University of Oulu

An argumentation-based design rationale approach to reflective design of persuasive systems

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Author: Haghighatkhah, Alireza1
Organizations: 1University of Oulu, Faculty of Information Technology and Electrical Engineering, Department of Information Processing Science, Information Processing Science
Format: ebook
Version: published version
Access: open
Online Access: PDF Full Text (PDF, 2.8 MB)
Pages: 74
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Language: English
Published: Oulu : A. Haghighatkhah, 2014
Publish Date: 2014-01-17
Thesis type: Master's thesis
Tutor: Oinas-Kukkonen, Harri
Reviewer: Oinas-Kukkonen, Harri
Yetim, Fahri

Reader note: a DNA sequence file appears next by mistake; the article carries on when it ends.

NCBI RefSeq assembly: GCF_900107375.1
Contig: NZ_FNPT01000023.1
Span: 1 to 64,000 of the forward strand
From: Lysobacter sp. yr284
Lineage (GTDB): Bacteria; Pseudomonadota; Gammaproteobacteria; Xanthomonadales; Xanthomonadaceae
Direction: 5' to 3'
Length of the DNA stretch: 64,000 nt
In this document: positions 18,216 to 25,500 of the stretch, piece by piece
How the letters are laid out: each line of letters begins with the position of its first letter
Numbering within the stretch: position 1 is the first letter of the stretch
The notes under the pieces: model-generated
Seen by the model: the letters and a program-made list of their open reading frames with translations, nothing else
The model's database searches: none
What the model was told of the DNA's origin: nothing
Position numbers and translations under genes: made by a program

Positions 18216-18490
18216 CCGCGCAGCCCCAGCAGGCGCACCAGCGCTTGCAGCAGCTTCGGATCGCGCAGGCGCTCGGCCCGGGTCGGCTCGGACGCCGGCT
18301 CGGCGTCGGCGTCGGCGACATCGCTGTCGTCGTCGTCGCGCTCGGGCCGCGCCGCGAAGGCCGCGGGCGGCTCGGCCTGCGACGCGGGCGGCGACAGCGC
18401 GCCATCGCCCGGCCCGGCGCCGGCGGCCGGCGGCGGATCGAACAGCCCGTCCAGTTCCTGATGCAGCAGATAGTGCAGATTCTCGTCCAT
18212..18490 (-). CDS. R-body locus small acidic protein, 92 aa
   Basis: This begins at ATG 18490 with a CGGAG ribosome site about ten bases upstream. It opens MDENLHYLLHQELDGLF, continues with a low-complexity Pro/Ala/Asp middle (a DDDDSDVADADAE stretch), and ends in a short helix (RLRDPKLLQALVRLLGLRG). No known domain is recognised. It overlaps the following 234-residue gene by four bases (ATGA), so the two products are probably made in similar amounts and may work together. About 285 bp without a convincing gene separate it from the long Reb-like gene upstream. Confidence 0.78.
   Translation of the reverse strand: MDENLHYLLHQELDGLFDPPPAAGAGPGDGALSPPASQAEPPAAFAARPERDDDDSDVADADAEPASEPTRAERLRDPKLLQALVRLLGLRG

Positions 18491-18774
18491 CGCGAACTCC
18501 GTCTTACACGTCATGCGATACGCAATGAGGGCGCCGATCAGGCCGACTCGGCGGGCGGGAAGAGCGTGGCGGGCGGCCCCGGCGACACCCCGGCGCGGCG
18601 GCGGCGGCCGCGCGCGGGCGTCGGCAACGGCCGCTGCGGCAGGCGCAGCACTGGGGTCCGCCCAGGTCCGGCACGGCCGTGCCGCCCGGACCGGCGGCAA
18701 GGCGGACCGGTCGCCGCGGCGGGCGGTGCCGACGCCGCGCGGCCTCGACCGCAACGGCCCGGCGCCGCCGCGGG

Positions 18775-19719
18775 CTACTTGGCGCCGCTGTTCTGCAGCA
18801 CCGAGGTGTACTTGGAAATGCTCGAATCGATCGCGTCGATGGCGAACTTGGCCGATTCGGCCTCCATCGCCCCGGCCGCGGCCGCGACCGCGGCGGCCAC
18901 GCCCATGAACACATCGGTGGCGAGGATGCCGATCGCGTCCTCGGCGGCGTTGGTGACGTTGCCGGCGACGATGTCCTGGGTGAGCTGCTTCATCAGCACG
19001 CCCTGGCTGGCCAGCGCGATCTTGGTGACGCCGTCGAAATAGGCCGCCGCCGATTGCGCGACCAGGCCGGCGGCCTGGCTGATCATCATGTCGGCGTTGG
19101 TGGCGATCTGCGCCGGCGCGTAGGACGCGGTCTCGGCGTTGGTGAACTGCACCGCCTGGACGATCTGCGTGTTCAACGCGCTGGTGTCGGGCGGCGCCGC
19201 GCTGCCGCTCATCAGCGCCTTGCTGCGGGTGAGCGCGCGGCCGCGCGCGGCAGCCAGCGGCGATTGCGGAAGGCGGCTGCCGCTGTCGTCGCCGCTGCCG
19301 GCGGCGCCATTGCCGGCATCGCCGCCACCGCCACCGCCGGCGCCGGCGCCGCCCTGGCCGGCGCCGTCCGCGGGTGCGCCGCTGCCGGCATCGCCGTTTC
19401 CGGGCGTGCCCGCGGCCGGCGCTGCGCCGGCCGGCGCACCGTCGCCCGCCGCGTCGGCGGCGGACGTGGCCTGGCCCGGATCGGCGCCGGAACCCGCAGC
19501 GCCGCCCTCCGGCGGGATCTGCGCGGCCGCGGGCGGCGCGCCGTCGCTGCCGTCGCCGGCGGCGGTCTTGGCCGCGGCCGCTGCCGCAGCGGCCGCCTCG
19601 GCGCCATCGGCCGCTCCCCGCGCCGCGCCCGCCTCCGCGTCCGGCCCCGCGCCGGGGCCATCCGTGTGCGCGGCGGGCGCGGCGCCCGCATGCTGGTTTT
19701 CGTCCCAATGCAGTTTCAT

Technology has significantly influenced human lifestyle, industrial sector, businesses and the way people interact with each other. Evidently, information technology is no longer a neutral tool. Intentionally or otherwise, system designers and developers influence our attitudes and/or behaviors for varying motives including promotion of socially valued activities. However, promoting moral values using technologies raises several ethical concerns. For example, what might be ethical for one person could be completely unethical from the other. Moral justification of persuasive systems requires involving all stakeholders in a rationale and open argumentation process. The moral issues are difficult to perceive and comprehend and more importantly, the entire process involves different stakeholders with conflicting viewpoints. Therefore, it is challenging to find an optimal solution to satisfy all stakeholders and argumentation process encompasses both cognitive and social complexities. In an attempt to address the problem; this study outlines an argumentation-based design rationale application. The proposed solution is to mitigate social and cognitive complexities pertaining to moral justification process. The main aim of this thesis is to study construction and evaluation of the said solution in order to facilitate reflective design and evaluation of persuasive information systems. This study follows formal problem-centric approach and was conducted by applying Design Science Research (DSR) methodology. We carried out an experiment to examine socio-technical aspects of the designed artifact focusing on system usefulness and its effect on the problem context. System usefulness of the artifact was studied by analyzing perceived usefulness and usability of the solution from participants’ opinions. The intended implication of this study was to examine that argumentation-based design rationale could potentially decrease complexity of argumentation process. Likewise, it could lead to improved communication and reasoning between stakeholders. These aspects do not guarantee design and development of information systems that are morally justifiable by all standards. However, it is suggested that there are certain prerequisites that are needed for moral justification of persuasive information systems. From a practical perspective, we developed and evaluated a discourse-supported application that effectively establishes rationale and autonomous communication process. Theoretically, we acknowledge that three major aspects of argumentation-based design rationale applications including communication, reasoning and problem comprehension capabilities have a significant influence on mitigating social and cognitive complexities of ethical reflection relating to persuasive information systems.
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